More Is More
Admired English writing is generally clear, to-the-point, streamlined. Like Modern Architecture, less is more. Never use two words when one will do. Superfluous is bad.
Italian writing is more like Catholicism. Why have one saint when you can have five thousand? Why use cold stone when there’s gold mosaic? Why have one simple God when you can have a three-part one?
I would argue that this difference presents the greatest challenge in Italian-to-English translation, as Italian packs in the flourishes and words and information, while for most purposes, English too closely mirroring the Italian style sounds over-inflated and ponderous. Yet, in shearing off the fat to make the text fly in English, we have to take care not to lose essential meaning or flavor.
Here’s a post illustrating why Italian is often much longer than English.
Hegel and the Price of Rice in China
Translators are not usually invited (nor eager) to rework the structure of a text as a whole. The English versions of Italian texts, therefore, keep their deeper Italian nature in the organization of how ideas are presented. I was raised on (force-fed) the “expository essay,” which involved exactly five paragraphs and a structure as rigid as a teacher’s ruler. We were taught that even when writing longer essays the principles (thesis statement, main idea, supporting paragraphs, conclusion) were behind all good writing.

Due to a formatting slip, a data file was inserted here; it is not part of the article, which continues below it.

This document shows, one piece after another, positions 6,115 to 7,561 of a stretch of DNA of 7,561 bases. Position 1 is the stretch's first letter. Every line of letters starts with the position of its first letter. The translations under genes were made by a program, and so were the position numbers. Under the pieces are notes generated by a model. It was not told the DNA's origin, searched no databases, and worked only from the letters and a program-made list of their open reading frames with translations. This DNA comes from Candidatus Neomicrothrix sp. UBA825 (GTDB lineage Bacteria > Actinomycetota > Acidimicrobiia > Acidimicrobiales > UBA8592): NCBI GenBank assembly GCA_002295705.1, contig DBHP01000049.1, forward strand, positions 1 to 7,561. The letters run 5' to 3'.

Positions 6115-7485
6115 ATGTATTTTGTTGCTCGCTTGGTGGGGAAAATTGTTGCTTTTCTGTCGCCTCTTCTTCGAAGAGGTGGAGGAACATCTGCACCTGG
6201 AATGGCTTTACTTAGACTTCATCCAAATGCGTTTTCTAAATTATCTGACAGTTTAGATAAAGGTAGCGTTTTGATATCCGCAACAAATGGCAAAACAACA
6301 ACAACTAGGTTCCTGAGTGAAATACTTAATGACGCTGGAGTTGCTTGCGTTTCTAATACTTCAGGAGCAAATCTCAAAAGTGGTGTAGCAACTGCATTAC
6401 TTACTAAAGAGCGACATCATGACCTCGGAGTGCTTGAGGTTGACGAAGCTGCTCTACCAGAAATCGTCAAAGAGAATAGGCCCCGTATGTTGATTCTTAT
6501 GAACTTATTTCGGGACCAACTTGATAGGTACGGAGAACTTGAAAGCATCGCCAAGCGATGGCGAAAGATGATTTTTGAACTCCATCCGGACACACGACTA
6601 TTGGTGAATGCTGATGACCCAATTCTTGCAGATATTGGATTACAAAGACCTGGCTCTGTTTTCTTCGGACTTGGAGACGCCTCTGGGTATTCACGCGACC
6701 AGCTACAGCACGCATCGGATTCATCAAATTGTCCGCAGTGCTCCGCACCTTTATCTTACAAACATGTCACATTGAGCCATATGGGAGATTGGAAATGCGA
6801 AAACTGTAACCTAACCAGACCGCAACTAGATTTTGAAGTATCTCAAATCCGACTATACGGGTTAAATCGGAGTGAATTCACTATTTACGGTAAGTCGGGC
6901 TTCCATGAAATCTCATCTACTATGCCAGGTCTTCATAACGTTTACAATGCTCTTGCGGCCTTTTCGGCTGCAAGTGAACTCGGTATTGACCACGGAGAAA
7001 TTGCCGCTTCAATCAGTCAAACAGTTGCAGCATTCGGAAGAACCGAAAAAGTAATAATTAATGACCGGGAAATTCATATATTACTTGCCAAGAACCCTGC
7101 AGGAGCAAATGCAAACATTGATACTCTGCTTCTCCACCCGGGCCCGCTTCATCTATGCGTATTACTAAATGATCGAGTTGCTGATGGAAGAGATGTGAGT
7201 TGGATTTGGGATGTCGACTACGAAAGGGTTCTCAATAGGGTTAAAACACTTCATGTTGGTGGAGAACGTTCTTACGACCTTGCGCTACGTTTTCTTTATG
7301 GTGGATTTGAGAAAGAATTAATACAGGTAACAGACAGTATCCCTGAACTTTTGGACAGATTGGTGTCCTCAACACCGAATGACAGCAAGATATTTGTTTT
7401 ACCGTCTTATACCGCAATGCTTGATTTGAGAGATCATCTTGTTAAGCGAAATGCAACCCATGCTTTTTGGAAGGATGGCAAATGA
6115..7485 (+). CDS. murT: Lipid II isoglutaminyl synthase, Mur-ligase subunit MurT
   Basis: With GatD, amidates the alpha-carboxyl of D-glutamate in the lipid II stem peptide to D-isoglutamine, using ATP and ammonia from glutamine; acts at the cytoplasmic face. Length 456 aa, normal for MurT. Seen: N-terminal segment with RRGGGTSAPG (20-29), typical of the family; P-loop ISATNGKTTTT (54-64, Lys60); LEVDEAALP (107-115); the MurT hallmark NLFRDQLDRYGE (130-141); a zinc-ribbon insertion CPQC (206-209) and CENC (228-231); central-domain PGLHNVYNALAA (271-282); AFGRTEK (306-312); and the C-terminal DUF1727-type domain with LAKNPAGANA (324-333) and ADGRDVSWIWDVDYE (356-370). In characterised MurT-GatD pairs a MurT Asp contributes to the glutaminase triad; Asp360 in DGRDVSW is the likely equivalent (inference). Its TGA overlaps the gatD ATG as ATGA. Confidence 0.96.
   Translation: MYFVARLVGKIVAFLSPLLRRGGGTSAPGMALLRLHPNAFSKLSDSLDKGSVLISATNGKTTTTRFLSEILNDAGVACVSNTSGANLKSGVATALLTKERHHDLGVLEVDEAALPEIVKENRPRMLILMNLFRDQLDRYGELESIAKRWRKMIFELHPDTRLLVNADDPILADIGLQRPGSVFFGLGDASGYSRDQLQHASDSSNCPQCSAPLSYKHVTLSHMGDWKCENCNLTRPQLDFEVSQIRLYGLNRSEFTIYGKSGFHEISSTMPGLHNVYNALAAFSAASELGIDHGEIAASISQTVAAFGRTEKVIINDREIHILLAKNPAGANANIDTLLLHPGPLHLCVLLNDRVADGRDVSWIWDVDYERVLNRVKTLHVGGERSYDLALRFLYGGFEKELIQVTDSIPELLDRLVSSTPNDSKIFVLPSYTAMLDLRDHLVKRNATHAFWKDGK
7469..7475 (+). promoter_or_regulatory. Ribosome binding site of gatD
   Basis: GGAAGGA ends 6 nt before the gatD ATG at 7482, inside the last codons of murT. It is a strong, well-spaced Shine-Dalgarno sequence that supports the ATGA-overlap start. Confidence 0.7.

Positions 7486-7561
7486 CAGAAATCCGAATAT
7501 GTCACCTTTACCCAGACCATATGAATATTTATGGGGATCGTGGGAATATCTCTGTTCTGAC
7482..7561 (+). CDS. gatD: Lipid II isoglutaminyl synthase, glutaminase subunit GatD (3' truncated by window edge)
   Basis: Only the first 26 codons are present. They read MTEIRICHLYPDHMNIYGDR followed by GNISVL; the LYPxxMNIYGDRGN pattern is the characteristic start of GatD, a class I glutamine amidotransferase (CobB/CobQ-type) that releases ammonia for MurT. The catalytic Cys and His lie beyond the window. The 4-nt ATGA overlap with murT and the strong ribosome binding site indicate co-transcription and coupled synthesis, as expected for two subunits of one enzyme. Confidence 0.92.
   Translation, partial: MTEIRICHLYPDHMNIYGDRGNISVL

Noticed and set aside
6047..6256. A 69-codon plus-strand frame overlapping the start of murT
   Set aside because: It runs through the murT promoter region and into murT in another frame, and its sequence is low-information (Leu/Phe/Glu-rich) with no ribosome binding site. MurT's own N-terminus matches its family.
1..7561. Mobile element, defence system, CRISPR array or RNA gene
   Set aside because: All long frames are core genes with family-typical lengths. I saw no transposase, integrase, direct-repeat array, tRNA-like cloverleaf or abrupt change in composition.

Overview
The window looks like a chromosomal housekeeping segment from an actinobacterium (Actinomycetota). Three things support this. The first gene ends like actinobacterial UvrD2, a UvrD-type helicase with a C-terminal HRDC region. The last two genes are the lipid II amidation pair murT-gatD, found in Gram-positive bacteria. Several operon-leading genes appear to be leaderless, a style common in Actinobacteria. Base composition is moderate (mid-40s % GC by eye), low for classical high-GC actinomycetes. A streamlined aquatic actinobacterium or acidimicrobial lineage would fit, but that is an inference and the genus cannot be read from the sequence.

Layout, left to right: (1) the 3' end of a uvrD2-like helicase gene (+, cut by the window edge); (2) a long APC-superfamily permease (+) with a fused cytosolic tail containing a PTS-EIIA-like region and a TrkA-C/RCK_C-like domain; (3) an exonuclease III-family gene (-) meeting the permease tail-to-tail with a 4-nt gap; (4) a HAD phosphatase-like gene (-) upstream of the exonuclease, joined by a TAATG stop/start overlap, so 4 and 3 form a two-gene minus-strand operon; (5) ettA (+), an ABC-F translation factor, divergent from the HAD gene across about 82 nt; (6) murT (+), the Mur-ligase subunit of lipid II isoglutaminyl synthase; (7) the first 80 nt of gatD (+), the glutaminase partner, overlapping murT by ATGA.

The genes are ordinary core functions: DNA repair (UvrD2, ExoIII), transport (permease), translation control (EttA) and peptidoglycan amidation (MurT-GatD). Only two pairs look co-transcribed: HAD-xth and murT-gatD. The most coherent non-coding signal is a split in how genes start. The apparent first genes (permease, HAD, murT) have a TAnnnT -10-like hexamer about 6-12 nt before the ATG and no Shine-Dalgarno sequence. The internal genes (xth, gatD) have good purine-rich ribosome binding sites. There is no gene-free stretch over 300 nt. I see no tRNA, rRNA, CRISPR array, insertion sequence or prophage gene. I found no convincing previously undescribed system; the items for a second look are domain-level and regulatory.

The typical structure in Italian is much more free-flowing (think: lava lamp). The number of ideas and references to German philosophers is prized over how these thoughts might relate to one another. This can present quite a challenge to the over-literal Anglo reader who begs to know what on earth Hegel has to do with hair care products.